Joaquin Lopez

How to Create a Negative Keyword List for Google Ads

6th Dec 2022 PPC Blog, Google AdWords, PPC Blog 4 minutes to read

How to Create a Negative Keyword List for Google Ads

To create an effective negative keyword list for Google ads, first, you need to understand what a negative keyword is and why it’s important.

Google defines negative keywords as “Negative keywords let you exclude search terms from your campaigns and help you focus on only the keywords that matter to your customers.”

A negative keyword is a word or phrase that can prevent your ads from appearing irrelevant when they are searched by users on Google and Bing platforms. For example, if you have the keyword “glasses” in your account for your glass frame business and a user searches for the term ‘whiskey glasses’, chances are, your ads may appear in that search result. So, to stop appearing when someone searches ‘whiskey glasses’ we recommend adding it to your negative keyword list.

While this sounds simple enough, creating a good negative keyword list requires planning and creativity. You’ll want to think about the types of products you sell—what kind of keywords do people use when searching for similar items? What words do they use when they’re looking for your products? What keywords do your competitors use? Etc.

Negative keywords are the keywords that are not included in your campaigns. Remember you’re trying to find users that are searching for the products or services you provide so you don’t want to allow your ads to appear in irrelevant search terms.

Creating a negative keyword list

The simplest and easiest way to create a negative keyword list when you have already been advertising on Google and Bing is to find the search terms that users are searching for that trigger your ads. To see this, go to the keywords section of your search platform dashboard, select all keywords and click search terms or select it from the sidebar. We recommend downloading this report into a spreadsheet and going through each term. Make a list of all the terms that are irrelevant or unrelated and begin to determine if they should be added as an exact or phrase match type. For example, you may want to add the term “whiskey” as a phrase match negative keyword meaning if someone searches for ‘whiskey glasses’ or glasses for whiskey’, your ads will not be shown. Use phrase match for terms that appear regularly. Use exact match for specific terms or phrases that don’t come up often, but you would like to negate. This might be when people search for competitors or long-tail search terms.

If you haven’t used the platform before or are just starting out advertising on Google, we recommend doing a bit of research first. Search for your competitors, find what keywords they’re using and look for search terms that are similar to your business’s products or services but have no relevance. Create a list of terms that may appear in your search results that you know don’t match what you’re planning to promote. If your product is of high quality and is a highly ticketed item you may want to add words like ‘cheap’, ‘budget’, ‘bargain’ to your negative list. On the other hand, if your product is affordable, you will want to leave these keywords out.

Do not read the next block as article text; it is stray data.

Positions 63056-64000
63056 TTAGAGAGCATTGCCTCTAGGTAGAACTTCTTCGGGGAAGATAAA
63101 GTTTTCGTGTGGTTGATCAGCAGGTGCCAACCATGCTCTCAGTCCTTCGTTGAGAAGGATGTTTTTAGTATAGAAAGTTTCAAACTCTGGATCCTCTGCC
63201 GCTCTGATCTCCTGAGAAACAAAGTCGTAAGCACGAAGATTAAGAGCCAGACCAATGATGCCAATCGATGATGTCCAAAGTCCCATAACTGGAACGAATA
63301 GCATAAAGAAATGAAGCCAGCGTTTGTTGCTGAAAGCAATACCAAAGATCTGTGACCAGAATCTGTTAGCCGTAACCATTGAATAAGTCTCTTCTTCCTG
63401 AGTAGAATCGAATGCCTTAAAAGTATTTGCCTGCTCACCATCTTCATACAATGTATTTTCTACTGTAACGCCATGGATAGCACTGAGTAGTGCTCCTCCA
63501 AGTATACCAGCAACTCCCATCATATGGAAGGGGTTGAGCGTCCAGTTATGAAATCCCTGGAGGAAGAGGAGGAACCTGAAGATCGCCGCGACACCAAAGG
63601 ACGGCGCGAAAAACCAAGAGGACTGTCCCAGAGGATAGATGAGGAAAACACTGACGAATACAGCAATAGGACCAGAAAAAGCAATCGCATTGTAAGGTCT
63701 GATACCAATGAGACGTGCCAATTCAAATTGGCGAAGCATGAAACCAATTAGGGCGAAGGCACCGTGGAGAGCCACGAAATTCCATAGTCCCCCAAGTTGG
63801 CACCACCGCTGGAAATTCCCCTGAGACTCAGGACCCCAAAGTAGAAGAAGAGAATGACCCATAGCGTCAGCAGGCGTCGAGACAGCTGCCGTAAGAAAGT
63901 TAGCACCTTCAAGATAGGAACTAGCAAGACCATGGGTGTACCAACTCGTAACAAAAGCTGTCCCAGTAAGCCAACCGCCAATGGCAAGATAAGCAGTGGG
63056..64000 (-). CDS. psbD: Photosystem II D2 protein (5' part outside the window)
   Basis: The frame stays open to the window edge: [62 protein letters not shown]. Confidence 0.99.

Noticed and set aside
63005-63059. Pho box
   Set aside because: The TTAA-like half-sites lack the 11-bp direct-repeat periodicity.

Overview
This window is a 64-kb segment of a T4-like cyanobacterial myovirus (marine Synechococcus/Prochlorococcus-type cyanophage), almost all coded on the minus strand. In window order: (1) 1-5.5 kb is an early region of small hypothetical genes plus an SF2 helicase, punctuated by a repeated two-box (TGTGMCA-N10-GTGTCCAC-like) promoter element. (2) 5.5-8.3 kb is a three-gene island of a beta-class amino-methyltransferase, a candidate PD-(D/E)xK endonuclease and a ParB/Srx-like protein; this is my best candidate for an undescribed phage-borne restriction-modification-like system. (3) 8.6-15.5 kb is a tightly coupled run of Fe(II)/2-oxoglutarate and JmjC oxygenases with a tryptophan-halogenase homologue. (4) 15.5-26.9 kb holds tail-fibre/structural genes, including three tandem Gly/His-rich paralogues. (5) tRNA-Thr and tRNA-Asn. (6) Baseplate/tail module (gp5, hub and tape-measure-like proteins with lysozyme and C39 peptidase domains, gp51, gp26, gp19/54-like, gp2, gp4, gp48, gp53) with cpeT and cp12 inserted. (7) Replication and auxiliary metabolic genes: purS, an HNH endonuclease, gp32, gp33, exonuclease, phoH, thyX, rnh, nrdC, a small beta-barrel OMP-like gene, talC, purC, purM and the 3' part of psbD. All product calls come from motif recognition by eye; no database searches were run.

Once you have your keyword list, it’s time to add it to your account. You can find the ‘negative keywords list’ in the Tools & Settings section of your Google Ads Dashboard. Once you’re there, you can click on the blue cross, create a name for your list and copy and paste your negative keywords. Remember, you must have them sorted into [exact] or “phrase” match types before pasting them in otherwise Google won’t know what to do with them. Also, make sure you only have one keyword or phrase per line. Once you have pasted them in, click save and your negative keyword list will be created and used across your account. You can add more negative keywords to your existing list by clicking on the list and adding more. Depending on how your campaigns are structured, you may not want to use the same negative keyword list across all campaigns. You can create multiple lists and apply them to different campaigns by selecting which campaign you would like the negative keyword list to be used on. This is great for campaigns that are split by different products, so make sure that you use different negative keyword lists if you’re promoting multiple items across different campaigns.

Having a well-thought-out negative keyword list is crucial to keep your account running and performing at its best. Do your research, look at Google search results, dive into search term reports and look at what competitors are doing to find the list that’s right for your business. We hope that with this blog you will be well on your way to creating a negative keyword list that filters out irrelevant search terms. For more information, make sure to check out our other blogs.

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Joaquin Lopez

Senior Paid Media Executive

Quags is our talented Paid Media specialist with a wealth of experience across display, search and social. With a particular talent for Facebook advertising, paid social ads and creatives, he’s worked with a variety of B2B and B2C brands including Trulawn, Snazaroo and Worx. On a personal note, Quags is a sci-fi movie buff, gamer, lover of dystopian fiction and self-taught bassist with a penchant for ramen noodles.

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